He did himself and the journal a big disfavor with this editorial: in his blog he does precisely what he is accusing the blogger of: fail to check facts. Even worse, particularly for the 'Analytical Chemistry' journal, he showed inadequate in analyzing the problem, putting his scholarly skills at questionable levels: he failed to see what 'blogging' is and what it is not, and he failed to ascribe his concerns to the proper source; effectively, he failed to see the difference between correlation and cause-effect for 'blogging' (unworthy to any scholar, particularly if you start complaining). I invite Royce to blog his full analysis of the problem, with proper underlying data, facts, etc, so that I (and others) can explain to him the true factors involved in this problem he is noticing.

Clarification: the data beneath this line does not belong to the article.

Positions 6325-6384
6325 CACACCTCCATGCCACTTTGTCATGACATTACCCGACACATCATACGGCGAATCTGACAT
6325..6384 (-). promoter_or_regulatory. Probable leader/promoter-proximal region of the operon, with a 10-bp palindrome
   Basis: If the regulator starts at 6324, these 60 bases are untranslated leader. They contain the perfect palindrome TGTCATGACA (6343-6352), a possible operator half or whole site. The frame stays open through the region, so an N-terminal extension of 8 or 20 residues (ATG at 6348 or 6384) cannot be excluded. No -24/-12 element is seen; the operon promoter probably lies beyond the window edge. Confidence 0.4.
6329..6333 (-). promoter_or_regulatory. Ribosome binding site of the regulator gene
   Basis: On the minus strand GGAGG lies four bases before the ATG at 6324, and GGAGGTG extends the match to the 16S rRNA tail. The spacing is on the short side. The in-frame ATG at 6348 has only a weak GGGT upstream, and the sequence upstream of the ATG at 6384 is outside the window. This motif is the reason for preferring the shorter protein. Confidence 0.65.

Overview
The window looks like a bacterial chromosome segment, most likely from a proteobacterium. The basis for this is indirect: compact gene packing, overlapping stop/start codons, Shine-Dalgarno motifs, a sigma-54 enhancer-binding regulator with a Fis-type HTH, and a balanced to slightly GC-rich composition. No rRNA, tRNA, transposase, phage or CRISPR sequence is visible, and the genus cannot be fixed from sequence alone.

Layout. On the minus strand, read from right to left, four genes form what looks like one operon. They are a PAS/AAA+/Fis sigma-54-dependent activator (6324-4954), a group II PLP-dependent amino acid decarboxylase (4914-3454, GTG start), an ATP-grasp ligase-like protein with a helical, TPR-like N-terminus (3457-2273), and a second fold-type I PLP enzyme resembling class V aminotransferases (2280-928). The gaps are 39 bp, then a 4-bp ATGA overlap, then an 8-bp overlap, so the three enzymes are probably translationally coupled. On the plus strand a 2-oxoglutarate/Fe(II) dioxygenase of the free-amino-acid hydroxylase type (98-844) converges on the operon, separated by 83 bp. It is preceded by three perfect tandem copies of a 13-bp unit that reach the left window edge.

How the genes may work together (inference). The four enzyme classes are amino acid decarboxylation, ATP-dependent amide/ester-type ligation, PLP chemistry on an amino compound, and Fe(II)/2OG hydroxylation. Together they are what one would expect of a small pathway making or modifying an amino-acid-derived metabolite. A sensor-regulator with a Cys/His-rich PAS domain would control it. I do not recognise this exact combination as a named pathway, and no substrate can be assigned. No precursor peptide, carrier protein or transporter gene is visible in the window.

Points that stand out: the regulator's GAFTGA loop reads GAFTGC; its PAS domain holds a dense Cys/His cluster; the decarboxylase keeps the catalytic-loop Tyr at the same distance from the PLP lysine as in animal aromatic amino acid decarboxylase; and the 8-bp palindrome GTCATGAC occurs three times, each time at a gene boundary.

The editorial is a sad piece, and an editorial unworthy for the journal.
Actually, the fact that he mentions the Impact Factor is amusing. It must be noted that his editorial will have a huge impact, but not because the writing is any good, but because it is utterly wrong. And that reflects only one thing that is wrong with impact factors.
I strongly suggest Royce to checks his facts before he starts writing. The ethics expressed in the editorial seems only to apply to other scholars.
I you wonder about my strong language. That was triggered by these words from the editorial: In the above light, I believe that the current phenomenon of “bloggers” should be of serious concern to scientists. I consider myself a blogger, not unreasonable giving the fact that I blog, and feel personally attacked. Hence, the title of this post: Royce Murray and Caveat Emptor.
Murray R (2010). Science Blogs and Caveat Emptor. Analytical chemistry PMID: 20939598